Of note, although rituximab has been proven to be safe, it can increase the risk of infectious complications, including hepatitis B virus, progressive multifocal leukoencephalopathy, enterovirus encephalitis, parvovirus B19, and cytomegalovirus [18]. Clinicians should take caution, especially in cases of advanced immune compromise, and patients should be monitored closely for complications. Screening for evidence of hepatitis B in all patients and appropriate preventive measures or treatment should be implemented before initiating rituximab therapy.

Notes

Conflicts of Interest

Kon Chu has been on an editorial board for encephalitis since October 2020. He was not involved in the review process of this case report. No other potential conflict of interest relevant to this article was reported.

Author’s Contributions

Data curation: all authors; Writing-original draft: Kim S; Writing-review and editing: Ahn SJ, Chu K.

Figure 1.

Clinical timeline of immunotherapy and corresponding follow-up brain magnetic resonance imaging, CSF cell counts, and MMSE scores

CSF, cerebrospinal fluid; MMSE, Mini-Mental State Examination; IV, intravenous; IVIg, IV immunoglobulin; WBC, white blood cells.
encephalitis-2021-00066f1.jpg
Table 1
Cases of Epstein-Barr virus (EBV)-related acute disseminated encephalomyelitis
No. Study Year Sex/age (yr) Neurologic symptoms EBV VCA IgG/IgM/EA-DR/EBNA CSF (cell/mm3) CSF PCR Treatment Sequelae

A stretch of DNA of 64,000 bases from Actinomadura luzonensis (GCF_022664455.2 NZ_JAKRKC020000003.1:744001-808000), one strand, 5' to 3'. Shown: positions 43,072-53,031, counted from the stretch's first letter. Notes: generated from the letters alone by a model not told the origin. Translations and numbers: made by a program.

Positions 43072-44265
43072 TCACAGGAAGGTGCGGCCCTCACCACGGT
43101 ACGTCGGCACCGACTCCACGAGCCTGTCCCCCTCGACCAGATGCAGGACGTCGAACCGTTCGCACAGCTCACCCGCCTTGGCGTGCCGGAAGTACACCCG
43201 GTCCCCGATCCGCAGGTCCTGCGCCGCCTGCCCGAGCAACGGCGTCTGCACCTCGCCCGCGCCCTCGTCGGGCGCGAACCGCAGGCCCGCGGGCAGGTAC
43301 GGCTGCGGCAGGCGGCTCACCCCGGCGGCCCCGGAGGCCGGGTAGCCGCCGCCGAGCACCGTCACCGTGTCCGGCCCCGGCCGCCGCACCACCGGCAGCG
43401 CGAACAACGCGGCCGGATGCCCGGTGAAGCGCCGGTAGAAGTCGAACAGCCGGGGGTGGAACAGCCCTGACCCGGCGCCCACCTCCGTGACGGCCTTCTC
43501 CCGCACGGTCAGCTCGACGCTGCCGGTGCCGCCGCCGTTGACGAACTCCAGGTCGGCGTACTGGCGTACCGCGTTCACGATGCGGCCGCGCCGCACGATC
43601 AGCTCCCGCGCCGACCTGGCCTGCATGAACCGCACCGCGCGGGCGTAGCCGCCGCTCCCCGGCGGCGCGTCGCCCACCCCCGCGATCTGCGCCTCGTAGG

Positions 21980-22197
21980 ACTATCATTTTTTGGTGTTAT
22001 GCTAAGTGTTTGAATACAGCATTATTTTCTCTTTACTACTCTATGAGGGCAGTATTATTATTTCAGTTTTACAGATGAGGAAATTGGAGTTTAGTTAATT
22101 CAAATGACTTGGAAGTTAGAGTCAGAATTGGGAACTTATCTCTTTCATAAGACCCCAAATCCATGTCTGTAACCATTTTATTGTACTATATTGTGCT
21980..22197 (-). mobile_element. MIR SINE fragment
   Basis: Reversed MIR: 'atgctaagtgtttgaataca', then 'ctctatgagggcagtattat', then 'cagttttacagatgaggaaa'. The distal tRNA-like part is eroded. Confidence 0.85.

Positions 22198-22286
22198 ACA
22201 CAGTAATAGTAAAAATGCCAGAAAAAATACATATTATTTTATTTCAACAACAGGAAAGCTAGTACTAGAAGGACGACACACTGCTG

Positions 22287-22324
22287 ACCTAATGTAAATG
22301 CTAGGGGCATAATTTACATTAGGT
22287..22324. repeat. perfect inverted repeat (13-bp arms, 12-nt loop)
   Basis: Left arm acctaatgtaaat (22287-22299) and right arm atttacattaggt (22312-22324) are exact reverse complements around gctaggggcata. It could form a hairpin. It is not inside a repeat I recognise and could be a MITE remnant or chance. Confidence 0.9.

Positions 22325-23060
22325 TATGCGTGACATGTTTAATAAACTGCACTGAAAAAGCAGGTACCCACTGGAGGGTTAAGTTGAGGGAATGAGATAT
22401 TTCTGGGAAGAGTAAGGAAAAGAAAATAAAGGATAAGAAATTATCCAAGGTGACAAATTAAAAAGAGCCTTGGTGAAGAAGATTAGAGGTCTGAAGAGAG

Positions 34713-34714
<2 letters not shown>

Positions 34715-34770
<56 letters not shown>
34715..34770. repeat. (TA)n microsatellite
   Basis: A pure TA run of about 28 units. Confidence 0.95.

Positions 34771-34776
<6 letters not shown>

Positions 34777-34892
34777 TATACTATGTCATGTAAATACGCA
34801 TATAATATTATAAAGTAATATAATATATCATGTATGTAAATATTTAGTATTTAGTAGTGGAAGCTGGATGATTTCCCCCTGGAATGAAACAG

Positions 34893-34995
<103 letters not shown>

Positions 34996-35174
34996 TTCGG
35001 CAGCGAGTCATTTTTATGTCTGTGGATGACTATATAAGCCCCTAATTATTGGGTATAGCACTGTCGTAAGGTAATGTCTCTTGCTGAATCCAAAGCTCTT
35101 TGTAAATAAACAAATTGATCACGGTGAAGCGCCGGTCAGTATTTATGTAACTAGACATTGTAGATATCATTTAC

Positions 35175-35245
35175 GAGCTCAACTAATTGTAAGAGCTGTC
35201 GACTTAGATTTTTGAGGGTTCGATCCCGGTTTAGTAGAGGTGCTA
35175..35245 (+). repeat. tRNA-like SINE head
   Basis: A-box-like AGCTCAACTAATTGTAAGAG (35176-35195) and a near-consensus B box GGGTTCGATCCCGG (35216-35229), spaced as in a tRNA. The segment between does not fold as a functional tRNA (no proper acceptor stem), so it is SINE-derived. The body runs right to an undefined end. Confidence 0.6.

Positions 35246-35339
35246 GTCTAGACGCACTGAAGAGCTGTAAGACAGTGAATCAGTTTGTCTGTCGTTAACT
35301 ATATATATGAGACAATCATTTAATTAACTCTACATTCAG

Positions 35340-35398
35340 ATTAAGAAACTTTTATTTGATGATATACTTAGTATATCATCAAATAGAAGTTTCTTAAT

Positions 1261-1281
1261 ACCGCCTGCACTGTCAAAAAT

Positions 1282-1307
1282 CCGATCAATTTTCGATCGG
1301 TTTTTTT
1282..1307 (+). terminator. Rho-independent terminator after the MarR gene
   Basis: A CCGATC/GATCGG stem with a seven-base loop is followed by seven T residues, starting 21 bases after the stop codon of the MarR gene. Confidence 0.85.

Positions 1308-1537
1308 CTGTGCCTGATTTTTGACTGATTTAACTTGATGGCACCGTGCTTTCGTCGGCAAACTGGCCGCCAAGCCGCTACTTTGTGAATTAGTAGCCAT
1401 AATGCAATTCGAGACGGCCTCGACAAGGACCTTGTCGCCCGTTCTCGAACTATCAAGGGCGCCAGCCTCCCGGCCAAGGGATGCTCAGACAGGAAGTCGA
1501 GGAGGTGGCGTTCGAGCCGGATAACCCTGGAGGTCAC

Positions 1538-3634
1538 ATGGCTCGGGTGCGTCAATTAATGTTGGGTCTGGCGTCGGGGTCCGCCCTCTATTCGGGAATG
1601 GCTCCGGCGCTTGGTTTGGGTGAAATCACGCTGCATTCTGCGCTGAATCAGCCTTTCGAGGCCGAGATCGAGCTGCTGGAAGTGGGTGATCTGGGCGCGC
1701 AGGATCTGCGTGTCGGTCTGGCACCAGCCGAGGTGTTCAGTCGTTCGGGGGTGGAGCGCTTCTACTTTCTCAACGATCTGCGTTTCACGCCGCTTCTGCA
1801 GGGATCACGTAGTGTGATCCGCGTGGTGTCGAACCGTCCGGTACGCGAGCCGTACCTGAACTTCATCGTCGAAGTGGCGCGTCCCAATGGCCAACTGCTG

1 Shoji et al. [10] 1992 Female/25 Somnolence, left  abducens palsy, paraplegia +/-/-/+ 20 (-) Prednisone Moderate
2 Paskavitz et al. [11] 1995 Male/35 Behavior abnormalities, visual illusions, seizure +/-/+/- 9 (-) CSF EBV VCA IgG+ NA Absent
3 Fujimoto et al. [8] 2003 Male/42 Semicoma, bulbar sign, tetraplegia +/-/-/+ 77 (+) NA Moderate
4 Bahadori et al. [9] 2007 Female/17 Seizures, blurred vision +/+/+/- 9 (-) Corticosteroids, IVIg Moderate
5 Nakamura et al. [12] 2017 Male/36 Paraplegia +/+/NA/- 76 (-) Methylprednisolone Absent
6 Ali et al. [13] 2019 Male/22 Gait disorder, urinary retention NA 1746 (+) Corticosteroids, IVIg Severe
7 Oh et al. [14] 2019 Female/35 Decreased consciousness, urinary retention +/-/-/+ 158 (+) Methylprednisolone, IVIg Moderate

VCA, viral capsid antigen; EA-DR, early antigen-diffuse and restrict complex; EBNA, EBV nuclear antigen; CSF, cerebrospinal fluid; PCR, polymerase chain reaction; NA, not available; IVIg, intravenous immunoglobulin.